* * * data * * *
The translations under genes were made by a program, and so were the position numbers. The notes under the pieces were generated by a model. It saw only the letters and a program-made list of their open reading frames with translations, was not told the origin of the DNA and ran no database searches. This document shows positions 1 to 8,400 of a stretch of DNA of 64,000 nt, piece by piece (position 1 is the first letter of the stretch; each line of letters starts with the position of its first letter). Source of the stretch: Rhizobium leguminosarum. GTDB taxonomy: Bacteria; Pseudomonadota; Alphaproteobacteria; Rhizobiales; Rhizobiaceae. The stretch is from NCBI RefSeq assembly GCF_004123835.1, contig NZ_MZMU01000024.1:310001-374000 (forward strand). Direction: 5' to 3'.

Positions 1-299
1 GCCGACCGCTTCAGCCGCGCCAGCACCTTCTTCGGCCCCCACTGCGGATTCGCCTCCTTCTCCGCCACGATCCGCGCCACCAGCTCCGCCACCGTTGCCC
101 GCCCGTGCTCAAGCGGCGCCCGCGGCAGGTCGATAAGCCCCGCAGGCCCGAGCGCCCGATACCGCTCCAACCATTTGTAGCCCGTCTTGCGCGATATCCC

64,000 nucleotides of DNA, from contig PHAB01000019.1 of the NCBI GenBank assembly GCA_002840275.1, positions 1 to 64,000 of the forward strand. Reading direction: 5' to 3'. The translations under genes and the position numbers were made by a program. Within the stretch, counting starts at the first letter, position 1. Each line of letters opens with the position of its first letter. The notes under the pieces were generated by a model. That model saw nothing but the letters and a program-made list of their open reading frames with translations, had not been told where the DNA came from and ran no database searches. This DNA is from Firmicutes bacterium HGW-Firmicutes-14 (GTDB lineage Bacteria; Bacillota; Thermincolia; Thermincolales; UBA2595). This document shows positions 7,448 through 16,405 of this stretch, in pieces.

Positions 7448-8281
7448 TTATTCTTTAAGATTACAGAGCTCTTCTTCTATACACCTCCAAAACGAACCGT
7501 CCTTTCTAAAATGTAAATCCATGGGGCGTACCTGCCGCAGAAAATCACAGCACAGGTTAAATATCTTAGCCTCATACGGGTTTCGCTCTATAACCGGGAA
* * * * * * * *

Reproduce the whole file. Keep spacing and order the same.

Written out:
The translations under genes were made by a program, and so were the position numbers. The notes under the pieces were generated by a model. It saw only the letters and a program-made list of their open reading frames with translations, was not told the origin of the DNA and ran no database searches. This document shows positions 1 to 8,400 of a stretch of DNA of 64,000 nt, piece by piece (position 1 is the first letter of the stretch; each line of letters starts with the position of its first letter). Source of the stretch: Rhizobium leguminosarum. GTDB taxonomy: Bacteria; Pseudomonadota; Alphaproteobacteria; Rhizobiales; Rhizobiaceae. The stretch is from NCBI RefSeq assembly GCF_004123835.1, contig NZ_MZMU01000024.1:310001-374000 (forward strand). Direction: 5' to 3'.

Positions 1-299
1 GCCGACCGCTTCAGCCGCGCCAGCACCTTCTTCGGCCCCCACTGCGGATTCGCCTCCTTCTCCGCCACGATCCGCGCCACCAGCTCCGCCACCGTTGCCC
101 GCCCGTGCTCAAGCGGCGCCCGCGGCAGGTCGATAAGCCCCGCAGGCCCGAGCGCCCGATACCGCTCCAACCATTTGTAGCCCGTCTTGCGCGATATCCC

64,000 nucleotides of DNA, from contig PHAB01000019.1 of the NCBI GenBank assembly GCA_002840275.1, positions 1 to 64,000 of the forward strand. Reading direction: 5' to 3'. The translations under genes and the position numbers were made by a program. Within the stretch, counting starts at the first letter, position 1. Each line of letters opens with the position of its first letter. The notes under the pieces were generated by a model. That model saw nothing but the letters and a program-made list of their open reading frames with translations, had not been told where the DNA came from and ran no database searches. This DNA is from Firmicutes bacterium HGW-Firmicutes-14 (GTDB lineage Bacteria; Bacillota; Thermincolia; Thermincolales; UBA2595). This document shows positions 7,448 through 16,405 of this stretch, in pieces.

Positions 7448-8281
7448 TTATTCTTTAAGATTACAGAGCTCTTCTTCTATACACCTCCAAAACGAACCGT
7501 CCTTTCTAAAATGTAAATCCATGGGGCGTACCTGCCGCAGAAAATCACAGCACAGGTTAAATATCTTAGCCTCATACGGGTTTCGCTCTATAACCGGGAA